By: Adam Nossiter & Aurelian Breeden

SourceThe Sydney Morning Herald

Paris: They called themselves Operational Forces Action, a small, right-wing vigilante group from all over France that had planned to kill Muslim civilians, prosecutors say.

Police cracked the cell over the weekend, with prosecutors saying it had begun testing explosives. The group was planning to kill veiled women, imams and recently released Islamist prisoners, and wanted to attack mosques and halal grocery stores, according to French news media.

All 10 defendants – nine men and a woman – were charged late Wednesday with terrorist conspiracy, while some were also charged with illegal possession of firearms and the manufacturing of explosives. The group was led by a former police officer.

Authorities pointed to the group’s literature, which claimed that it was “fighting the Islamic peril.” Although it was unclear if an attack was imminent, prosecutors said they found 14 handguns, 22 rifles, thousands of cartridges, explosive materials and a guide called “homemade napalm” in their homes.

France suffered a series of devastating terrorist attacks in 2015 and 2016, and fears of Islamist terrorism still run strong. The news of the militant right-wing group was received in France with a mix of curiosity and some disbelief, and is sure to play into a long-running debate about the often-tense relations between Muslims and non-Muslims.

The French news media has resorted to identifying groups like the Operational Forces Action – AFO in French – as the “ultra-right” to distinguish them from the political far-right, including the party of Marine Le Pen.

Le Pen, who was defeated in a runoff for the presidency last year, was quick to disavow the defendants. But Louis Aliot, a member of Parliament from Le Pen’s party who is also her significant other, told the newspaper L’Opinion that “if groups are forming to defend themselves, it is first and foremost because the state is being soft on radical Islam.”

A website that says it is associated with the vigilante group expressed a similar sentiment, mocking French security services for being “incapable of stopping the Islamic attacks.”

The former police officer who led the group was once a poll watcher for Le Pen’s party. His name, like those of the other defendants, was not released by the authorities.

Unlike in the United States, where the radical right regularly agitates and holds noisy and visible rallies, “in France they have very little visibility,” said Jean-Yves Camus, a specialist of the far-right at the French Institute for International and Strategic Affairs, a think tank.

“It’s very rare to have demonstrations by the ultra-right,” Camus said. “Everything is very much underground.”

Six of the defendants remained in detention, while four were released under judicial supervision.

The prosecutor’s office said the group had held meetings to define “objectives, and the actions that would allow them to attain these objectives.” It was looking for weapons, had tested some explosives, and was giving courses in “survivalism” and “combat.”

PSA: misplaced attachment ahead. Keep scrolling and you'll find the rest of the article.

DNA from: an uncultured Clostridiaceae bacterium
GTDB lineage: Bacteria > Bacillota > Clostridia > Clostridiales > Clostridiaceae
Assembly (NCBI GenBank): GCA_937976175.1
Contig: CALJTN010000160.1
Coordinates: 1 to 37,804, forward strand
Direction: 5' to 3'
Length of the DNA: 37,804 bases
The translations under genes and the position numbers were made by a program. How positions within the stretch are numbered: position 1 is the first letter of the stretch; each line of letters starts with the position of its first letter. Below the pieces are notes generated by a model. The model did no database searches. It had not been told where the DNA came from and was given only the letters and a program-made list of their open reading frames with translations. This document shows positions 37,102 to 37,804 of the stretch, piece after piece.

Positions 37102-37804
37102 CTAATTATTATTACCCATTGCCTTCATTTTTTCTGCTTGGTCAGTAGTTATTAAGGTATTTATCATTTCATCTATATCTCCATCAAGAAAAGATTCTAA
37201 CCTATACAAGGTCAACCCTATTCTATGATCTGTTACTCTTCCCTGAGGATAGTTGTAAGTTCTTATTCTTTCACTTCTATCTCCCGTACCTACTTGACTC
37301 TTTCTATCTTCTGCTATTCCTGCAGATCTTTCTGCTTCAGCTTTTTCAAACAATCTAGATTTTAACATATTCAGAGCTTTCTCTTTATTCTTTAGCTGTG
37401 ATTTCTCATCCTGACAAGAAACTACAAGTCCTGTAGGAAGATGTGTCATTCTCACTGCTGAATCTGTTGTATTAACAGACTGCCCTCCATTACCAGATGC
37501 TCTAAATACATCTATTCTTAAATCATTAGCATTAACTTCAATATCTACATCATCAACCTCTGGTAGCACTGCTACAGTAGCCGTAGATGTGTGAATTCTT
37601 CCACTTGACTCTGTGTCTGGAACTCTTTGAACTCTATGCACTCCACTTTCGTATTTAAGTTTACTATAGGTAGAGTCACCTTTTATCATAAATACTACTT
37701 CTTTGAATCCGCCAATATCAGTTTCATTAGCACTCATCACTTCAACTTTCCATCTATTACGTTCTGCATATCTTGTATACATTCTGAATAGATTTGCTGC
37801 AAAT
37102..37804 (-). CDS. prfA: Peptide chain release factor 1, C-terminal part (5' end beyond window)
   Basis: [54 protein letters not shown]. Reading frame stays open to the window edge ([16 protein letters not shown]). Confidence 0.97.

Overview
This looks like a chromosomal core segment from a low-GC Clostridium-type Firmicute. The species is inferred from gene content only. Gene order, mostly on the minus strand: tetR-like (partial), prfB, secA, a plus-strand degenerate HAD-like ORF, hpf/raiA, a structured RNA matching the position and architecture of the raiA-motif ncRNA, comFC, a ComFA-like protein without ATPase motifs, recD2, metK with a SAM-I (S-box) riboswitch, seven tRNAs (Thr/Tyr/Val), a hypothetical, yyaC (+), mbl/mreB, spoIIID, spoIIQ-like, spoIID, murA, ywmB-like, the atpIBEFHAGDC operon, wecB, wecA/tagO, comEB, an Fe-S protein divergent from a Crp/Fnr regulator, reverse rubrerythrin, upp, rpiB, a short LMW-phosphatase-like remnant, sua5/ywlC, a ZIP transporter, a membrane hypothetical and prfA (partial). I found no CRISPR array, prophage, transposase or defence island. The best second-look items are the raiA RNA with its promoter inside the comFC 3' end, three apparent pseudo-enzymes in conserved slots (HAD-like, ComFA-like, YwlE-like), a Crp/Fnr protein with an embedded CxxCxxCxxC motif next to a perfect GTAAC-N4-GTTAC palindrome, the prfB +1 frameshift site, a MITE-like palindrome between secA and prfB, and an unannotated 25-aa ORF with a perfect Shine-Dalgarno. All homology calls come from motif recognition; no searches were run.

The arrests were carried out in Corsica, the Paris suburbs, western France, and the South. Two of the suspects had minor traffic and drug offences, prosecutors said but otherwise they did not have arrest records.

French news media said that besides the retired police officer, the group included an ex-soldier, an ex-teacher, an artisan and a restaurant worker.

The website that says it is associated with the AFO is a farrago of threats and vague ideology. The home page calls the French internal security services “the haunt of Anti-France.” It lists as adversaries “upholders of the Islamic system,” as well as “sub-Saharan Africans,””humanists” and “Rights-of-Man types.” Jews are listed as “targets if the War of France breaks out.”

A specialist in right-wing groups, Stéphane François of the National Centre for Scientific Research in France, said the AFO was “not at all” well known in the constellation of cells on the extreme edges of far-right politics. Nonetheless, all the groups share some characteristics.

“We’re really in the domain of identity here,” said François, “tied to white European identity, French or regional, which must be defended in the face of the supposed Arab-Muslim invasion.” He added that the groups were convinced that Muslims would slowly “substitute themselves for the white race and European civilisation.”

Like Camus, François suggested that the threat from such groups was, for the moment, minimal. “These people are fairly clumsy and disorganised,” he said. “For the moment, they are at an amateur level. The risk is that they organise themselves more seriously.”

Antoine Martinez, a leader of a right-wing group called Volunteers for France that aims to “defend France’s identity,” said some of its members, including the retired police officer, broke off to form AFO last year over disagreements about how exactly that should be done.

“They probably considered that we were working within the law, and that might not have corresponded to their vision, and that’s the reason that led to their exclusion,” Martinez said.

But the difference was in strategy, not ideology.

“Our job is to resist the policies of the leaders who are leading the country, from our point of view, straight into the wall, given what we know about the problem of Islamic terrorism, aggravated today by the migratory invasion.”

Source: The New York Times